This is one of the glories of the church, but it is also one of its great challenges. Because we haven't chosen to be together and to work together, tensions and conflict often arise, just as in natural families. Christmas is coming — you know what I'm talking about: family strife.

So here Paul emphasises that one of the reasons he is writing to the church in Ephesus is to help them to get along. To help them to love each other. They are not any old family: they are God's household. We are not any old family: we are God's household.

So he writes in chapter 1 that they should not occupy themselves with controversies, but with love from a pure heart, a good conscience and a sincere faithref. He writes in chapter 2 that men should lift up holy hands in prayer, without anger or disputingref. He writes in chapter 3 that an elder should be not violent but gentle, not quarrelsomeref.

In my home-group last week, one of the members was very upset because of the attitudes of some people she was trying to work with at church. She remarked that in the business world, people would never treat each other so badly. And she's got a point. Not all businesses are good, but in general there are standards of respect that apply. Our standards in the church should be far higher than that, not lower. But so often, churches are the places where people get hurt more than anywhere else. It shouldn't be like that, should it?

The church is God's household, God's family, and Paul writes so that we will know how to conduct ourselves. How will that affect this household of God? How are you going to conduct yourselves?

Is there a squabble or disagreement you need to settle with somebody else? In God's household we should learn from the character of the head of the household. We should be people who are characterised by forgiving one another.

Elsewhere, Paul, echoing the Lord's prayer, commands Bear with each other and forgive whatever grievances you may have against one another. Forgive as the Lord forgave you.ref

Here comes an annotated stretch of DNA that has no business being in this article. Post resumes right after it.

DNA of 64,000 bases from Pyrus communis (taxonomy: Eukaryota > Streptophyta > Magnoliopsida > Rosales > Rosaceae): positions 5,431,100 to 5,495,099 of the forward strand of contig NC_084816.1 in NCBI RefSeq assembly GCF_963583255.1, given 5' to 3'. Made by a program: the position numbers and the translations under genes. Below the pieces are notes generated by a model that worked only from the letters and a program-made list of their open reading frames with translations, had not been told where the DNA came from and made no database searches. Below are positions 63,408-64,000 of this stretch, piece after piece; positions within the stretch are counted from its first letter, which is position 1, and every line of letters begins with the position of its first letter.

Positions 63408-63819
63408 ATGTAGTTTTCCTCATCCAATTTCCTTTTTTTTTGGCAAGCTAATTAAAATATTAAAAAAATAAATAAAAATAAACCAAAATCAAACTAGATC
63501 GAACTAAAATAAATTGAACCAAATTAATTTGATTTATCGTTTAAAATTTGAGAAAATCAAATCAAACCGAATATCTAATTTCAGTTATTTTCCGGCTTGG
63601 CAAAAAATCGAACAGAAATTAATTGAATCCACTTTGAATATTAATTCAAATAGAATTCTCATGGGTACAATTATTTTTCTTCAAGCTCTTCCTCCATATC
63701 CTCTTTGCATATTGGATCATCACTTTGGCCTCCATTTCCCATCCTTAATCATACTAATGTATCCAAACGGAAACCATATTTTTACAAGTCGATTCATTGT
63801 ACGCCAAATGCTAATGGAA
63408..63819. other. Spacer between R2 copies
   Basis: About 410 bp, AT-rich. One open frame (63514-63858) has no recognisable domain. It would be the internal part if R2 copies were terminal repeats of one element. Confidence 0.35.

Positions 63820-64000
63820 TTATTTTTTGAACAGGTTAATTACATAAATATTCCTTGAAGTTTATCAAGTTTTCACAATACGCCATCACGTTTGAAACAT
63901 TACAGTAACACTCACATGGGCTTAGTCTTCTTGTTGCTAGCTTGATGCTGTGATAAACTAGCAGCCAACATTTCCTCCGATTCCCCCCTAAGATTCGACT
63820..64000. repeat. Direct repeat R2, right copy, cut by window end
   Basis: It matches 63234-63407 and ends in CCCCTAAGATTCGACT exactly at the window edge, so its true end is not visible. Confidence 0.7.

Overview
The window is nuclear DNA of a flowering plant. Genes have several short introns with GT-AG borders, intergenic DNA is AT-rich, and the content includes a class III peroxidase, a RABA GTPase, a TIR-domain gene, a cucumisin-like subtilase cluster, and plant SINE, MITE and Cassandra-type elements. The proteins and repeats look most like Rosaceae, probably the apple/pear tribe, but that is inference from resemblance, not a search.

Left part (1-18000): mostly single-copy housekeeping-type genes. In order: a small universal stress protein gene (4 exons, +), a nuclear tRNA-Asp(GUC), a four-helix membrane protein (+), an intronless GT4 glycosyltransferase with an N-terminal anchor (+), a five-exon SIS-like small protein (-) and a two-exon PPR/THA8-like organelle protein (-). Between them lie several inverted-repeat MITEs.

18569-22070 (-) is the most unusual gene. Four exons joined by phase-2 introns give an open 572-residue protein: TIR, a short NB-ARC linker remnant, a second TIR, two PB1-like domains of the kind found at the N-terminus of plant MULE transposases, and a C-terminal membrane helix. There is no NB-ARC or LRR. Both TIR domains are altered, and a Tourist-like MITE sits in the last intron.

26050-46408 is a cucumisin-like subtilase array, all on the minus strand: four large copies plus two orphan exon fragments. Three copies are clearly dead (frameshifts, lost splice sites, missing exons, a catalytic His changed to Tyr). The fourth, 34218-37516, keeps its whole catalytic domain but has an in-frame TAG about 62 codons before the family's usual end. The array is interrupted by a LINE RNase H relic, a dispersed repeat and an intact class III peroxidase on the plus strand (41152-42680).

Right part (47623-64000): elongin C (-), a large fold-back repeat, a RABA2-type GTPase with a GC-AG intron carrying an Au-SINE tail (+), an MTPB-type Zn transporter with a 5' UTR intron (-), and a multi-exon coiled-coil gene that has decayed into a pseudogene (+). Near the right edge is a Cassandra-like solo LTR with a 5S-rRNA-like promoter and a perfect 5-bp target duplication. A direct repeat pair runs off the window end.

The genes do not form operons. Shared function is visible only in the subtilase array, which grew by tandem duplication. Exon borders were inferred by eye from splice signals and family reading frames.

We are the household of God. Like it or not, we are bound together as God's family. Let's not import into the church all the usual family strife, but let's set a new standard of love and forgiveness for one-another.

We are the church of the living God

Second, Paul says that the church is the church of the living God.

The emphasis here is on living. We are not the church of a dead idol, but of the living God.

So this is why Paul talks about God in such an active way in his letter. God commands him, God strengthens him, God appoints him, God pours out grace and faith and love. God saves and mediates and answers prayer. He is living and active and present in the church.

So how should this truth affect our conduct? Well, our life together, our service and worship need to show that God is alive!

When I was at school, our biology classroom had rows of ancient bottles of formaldehyde lining the walls containing various interesting specimens pickled for posterity, as in a museum. Going to some churches is a little like going back to that classroom. You get the impression that God was alive once, but now he's well-and-truly dead, pickled and preserved in a jar.

The story is told of the young couple visiting an ancient parish church. Whilst looking around they meet the elderly church warden, who tells them he's been warden for over 40 years. "You must have seen a lot of changes in that time," they remark. "Oh yes, and I've opposed every one of them," he replies.

Preserving the past is a tendency in all of us. In one church I visited the organist told me that there are only two churches he likes to play in now, because all the rest have abandoned the 1662 prayer book. Much as I love the prayer book, surely this should not be the attitude of the church of the living God.

But I shouldn't only knock the Anglicans; there are plenty of so-called "free" churches who do not know the freedom of worshipping the Living God nearly as much as they ought.